Excerpts / Features / Nonfiction

“I Became an Actress at Thirty-Nine,” by Jill Kargman, from On Being 40(ish)

by Jill Kargman

Support Independent Bookstores - Visit IndieBound.orgFollowing is an excerpt from On Being 40(ish), a collection of essays by 15 contemporary writers that muse on the ups and downs of hitting that particular milestone, out from Simon & Schuster on February 5. Editor Lindsey Mead has assembled a stellar cast of women, including including Veronica Chambers, Meghan Daum, Kate Bolick, Taffy Brodesser-Akner, Sloane Crosley, KJ Dell’Antonia, Jill Kargman, Julie Klam, Jessica Lahey, Catherine Newman, Sujean Rim, Jena Schwartz, Sophfronia Scott, Allison Winn Scotch, and Lee Woodruff, each of whom offers up personal, poignant, sometimes profane perspectives on turning 40 and the years that follow.

Jill Kargman’s essay, “I Became an Actress at Thirty-Nine,” muses on muscling her way into a youth-flavored industry when she was no longer young—and some of the deeply satisfying surprises in discovering the value that comes with some extra seasoning.

*

I became an actress at thirty-nine. With stretch marks. With crow’s-feet. With three pregnancies’ worth of cellulite looking like Breakstone’s cottage cheese on my thass, the heinous fusion of thigh plus ass. It was a dream come true—the acting, not the cellulite.

After always being in plays at college, it was a long-ass break till thirty-nine. Of course, as a college grad, I figured if I could press a button and pick a career, it would be onstage. But you can’t just decide to be an actress and necessarily make it happen; in fact I remember saying to a friend, “I just want to act; I don’t want to be an actress; I just want to act!” I truly felt like my motivations were never for fame and fortune but for the love of getting out there and playing characters. But you don’t get to just go do it. Even the people you assume can, can’t.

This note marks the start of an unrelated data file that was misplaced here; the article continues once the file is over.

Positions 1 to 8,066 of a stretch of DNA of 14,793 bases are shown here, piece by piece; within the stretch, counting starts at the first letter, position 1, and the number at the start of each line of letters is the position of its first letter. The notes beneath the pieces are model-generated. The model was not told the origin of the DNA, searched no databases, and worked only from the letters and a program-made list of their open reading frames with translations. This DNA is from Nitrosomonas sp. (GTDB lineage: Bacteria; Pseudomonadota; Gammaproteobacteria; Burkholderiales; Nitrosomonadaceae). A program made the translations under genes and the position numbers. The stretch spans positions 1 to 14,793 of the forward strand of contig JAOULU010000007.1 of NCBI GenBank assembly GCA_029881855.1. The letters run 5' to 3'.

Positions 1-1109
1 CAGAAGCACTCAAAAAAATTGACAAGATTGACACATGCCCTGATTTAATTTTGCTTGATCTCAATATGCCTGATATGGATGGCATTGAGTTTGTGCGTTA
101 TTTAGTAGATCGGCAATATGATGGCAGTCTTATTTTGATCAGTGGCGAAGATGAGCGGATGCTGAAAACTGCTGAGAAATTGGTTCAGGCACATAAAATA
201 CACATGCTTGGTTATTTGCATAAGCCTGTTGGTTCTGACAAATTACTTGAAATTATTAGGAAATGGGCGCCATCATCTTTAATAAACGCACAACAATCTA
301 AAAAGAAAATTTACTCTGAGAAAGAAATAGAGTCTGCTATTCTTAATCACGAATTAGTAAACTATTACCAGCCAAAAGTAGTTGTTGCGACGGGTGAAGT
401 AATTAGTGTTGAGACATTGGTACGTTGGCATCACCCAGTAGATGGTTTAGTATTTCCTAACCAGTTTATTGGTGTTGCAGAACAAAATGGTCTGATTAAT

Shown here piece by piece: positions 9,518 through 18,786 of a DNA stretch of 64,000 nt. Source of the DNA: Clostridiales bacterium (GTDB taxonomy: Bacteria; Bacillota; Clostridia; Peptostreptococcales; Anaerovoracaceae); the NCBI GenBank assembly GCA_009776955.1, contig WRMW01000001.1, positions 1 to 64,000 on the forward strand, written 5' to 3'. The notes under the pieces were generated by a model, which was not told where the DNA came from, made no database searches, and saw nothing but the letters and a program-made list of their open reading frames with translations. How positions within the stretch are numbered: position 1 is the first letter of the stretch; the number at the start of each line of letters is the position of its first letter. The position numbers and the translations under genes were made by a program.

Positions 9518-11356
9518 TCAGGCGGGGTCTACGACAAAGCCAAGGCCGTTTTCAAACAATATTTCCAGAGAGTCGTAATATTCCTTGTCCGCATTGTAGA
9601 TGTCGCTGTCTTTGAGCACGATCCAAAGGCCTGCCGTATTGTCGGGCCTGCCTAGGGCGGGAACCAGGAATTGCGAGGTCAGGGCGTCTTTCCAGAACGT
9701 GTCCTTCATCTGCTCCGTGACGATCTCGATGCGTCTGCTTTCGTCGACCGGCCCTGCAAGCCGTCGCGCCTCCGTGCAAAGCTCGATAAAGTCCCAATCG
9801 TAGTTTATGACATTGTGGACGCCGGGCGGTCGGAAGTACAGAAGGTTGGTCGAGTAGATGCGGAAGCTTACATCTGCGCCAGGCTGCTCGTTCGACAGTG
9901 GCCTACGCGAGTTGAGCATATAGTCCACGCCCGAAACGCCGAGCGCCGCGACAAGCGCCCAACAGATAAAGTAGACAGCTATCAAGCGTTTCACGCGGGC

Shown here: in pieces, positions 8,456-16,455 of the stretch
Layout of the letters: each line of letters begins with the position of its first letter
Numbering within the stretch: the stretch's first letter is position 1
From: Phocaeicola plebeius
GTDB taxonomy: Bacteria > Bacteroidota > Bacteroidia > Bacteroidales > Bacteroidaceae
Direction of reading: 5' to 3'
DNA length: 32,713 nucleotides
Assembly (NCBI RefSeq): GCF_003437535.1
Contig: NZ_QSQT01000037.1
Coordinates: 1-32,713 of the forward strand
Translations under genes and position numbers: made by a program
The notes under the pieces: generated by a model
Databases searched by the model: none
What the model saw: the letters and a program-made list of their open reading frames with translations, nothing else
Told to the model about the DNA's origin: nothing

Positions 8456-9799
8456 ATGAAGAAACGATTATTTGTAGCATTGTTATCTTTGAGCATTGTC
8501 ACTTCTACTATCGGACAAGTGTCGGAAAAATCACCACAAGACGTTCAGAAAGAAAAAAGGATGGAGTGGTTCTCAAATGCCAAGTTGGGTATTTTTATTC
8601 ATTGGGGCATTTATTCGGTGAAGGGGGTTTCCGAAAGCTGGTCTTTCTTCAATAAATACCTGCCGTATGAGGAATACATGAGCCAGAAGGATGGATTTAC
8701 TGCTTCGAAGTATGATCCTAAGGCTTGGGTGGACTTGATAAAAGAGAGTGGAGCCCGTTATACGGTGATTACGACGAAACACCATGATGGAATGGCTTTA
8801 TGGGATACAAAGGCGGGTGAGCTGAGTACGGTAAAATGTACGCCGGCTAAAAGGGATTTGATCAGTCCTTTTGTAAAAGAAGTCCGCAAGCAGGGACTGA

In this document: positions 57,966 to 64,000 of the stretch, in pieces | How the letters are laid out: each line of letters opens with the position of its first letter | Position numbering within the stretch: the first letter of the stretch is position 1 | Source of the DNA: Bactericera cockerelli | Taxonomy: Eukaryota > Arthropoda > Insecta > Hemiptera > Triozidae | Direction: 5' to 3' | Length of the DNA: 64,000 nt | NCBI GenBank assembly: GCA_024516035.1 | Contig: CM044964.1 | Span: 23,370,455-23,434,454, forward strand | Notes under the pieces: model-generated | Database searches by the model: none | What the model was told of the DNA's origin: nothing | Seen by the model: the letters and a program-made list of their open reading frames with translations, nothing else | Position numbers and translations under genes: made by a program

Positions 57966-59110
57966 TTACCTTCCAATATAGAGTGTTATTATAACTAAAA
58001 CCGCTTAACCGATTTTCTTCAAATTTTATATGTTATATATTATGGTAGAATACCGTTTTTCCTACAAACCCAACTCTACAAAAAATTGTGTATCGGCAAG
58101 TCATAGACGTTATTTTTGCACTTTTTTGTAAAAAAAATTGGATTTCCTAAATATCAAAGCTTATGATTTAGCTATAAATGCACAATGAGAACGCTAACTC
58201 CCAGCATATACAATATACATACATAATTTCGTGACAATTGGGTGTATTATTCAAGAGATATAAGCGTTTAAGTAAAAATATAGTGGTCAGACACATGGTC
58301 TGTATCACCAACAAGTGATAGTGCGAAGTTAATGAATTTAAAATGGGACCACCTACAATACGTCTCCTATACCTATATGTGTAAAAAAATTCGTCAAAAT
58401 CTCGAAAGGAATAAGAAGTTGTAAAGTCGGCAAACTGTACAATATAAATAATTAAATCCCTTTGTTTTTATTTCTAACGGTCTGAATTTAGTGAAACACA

When I was a freshman, there was a senior who was the prettiest girl at Yale and I knew in my soul she was going to make it big. I was positive: she had it all—mesmerizing talent, the voice of an angel, legs for days. Two years later I ran into her, gorgeous as ever. Working at a restaurant in New York. “Party of five? Right this way…” Holy shit: if she couldn’t make it, I had zero chance.

While most performers are starry-eyed tits-on-stick ingénues with glossy head shots featuring their dewy, unlined skin and perfect duck-lip pout, I figured with my un-Hollywood looks and penchant for workaholism, being a professional actress wasn’t a red-carpeted path I should sashay down, since you can work your tail off auditioning and still never get roles. I figured I’d be waiting on people forever—waitressing tables and awaiting a call for that next self-taped reading. I didn’t want to fuck fat casting directors, which is what I once thought was a ticket to stardom. I also knew that success in this world was not a meritocracy; there are Juilliard geniuses who languish and talent-free idiots who prevail. It wasn’t fair! And that would drive me fucking crazy.